Last week saw the relaunch of the 1066 Country Walk with new sculptures along the route created by local artist Keith Pettit inspired by the Bayeux Tapestry and the heritage of 1066 Country. Three enjoyable launch events took place at Pevensey, Battle and Rye attended by some great performances organised by 18 Hours Events.

The 31-mile 1066 Country Walk is a relatively easy, low-level route through countryside that witnessed the Norman Conquest. Starting at Pevensey Castle it passes Herstmonceux Castle,  the historic 1066 Battlefield and Abbey, medieval Winchelsea, ending in historic Rye.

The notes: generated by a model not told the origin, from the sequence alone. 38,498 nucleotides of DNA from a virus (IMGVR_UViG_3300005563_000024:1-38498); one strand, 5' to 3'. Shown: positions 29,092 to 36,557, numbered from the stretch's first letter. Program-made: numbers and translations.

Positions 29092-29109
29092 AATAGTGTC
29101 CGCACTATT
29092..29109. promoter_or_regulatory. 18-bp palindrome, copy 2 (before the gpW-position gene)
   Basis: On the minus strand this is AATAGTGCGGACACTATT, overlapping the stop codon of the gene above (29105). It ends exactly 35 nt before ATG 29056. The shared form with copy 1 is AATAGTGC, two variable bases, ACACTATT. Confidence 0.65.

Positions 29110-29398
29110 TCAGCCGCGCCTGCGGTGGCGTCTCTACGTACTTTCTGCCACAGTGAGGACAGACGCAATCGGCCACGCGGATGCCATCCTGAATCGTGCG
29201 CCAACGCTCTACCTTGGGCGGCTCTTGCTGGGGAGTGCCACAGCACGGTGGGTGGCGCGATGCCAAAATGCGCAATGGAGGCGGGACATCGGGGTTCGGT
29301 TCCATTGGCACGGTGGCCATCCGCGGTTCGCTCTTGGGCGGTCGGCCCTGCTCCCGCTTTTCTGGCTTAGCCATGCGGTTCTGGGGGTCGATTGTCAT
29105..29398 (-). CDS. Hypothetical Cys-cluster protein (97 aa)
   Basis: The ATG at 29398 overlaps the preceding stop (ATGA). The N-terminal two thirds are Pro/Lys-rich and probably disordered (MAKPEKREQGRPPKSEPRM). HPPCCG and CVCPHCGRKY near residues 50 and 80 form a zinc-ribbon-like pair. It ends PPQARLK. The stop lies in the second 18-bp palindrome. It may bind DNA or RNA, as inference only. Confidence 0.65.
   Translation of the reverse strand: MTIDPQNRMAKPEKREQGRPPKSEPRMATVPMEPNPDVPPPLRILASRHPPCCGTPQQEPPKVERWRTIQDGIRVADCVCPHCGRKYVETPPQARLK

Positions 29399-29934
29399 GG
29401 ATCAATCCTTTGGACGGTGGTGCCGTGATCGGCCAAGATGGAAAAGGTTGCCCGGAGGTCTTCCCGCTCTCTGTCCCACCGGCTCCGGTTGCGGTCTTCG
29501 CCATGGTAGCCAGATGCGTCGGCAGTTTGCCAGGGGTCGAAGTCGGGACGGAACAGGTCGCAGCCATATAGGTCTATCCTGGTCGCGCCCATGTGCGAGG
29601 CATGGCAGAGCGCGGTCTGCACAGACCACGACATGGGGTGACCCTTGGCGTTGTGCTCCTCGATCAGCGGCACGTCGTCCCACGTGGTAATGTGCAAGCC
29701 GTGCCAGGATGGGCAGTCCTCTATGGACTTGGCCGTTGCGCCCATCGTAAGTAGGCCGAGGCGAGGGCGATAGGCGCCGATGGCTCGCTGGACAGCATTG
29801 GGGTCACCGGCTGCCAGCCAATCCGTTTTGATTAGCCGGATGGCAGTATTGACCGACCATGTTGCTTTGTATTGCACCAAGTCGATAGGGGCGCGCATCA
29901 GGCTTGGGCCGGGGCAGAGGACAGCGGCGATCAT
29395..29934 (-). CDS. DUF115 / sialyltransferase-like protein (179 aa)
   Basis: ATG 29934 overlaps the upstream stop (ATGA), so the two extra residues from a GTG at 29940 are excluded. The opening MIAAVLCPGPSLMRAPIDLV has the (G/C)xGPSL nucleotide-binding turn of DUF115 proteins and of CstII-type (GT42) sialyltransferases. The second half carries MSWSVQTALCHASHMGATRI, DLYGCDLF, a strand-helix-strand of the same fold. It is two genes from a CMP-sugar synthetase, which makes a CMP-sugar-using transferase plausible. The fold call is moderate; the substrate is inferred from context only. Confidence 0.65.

Much of the walk passes through the High Weald Area of Outstanding Natural Beauty, a typical medieval landscape with rolling hills and valleys, atmospheric marshes, ancient woodland, historic towns, quaint villages, old churches, rustic farms, elegant estates, oast houses and windmills, and plenty of cosy pubs and cafés along the way.

The walk can be divided into smaller sections and using the train is a great for rail to ramble, passing close to Pevensey and Westham, Battle, Crowhurst, Doleham, Winchelsea and Rye.

More information on the walk and a route map can be found on the 1066 Country website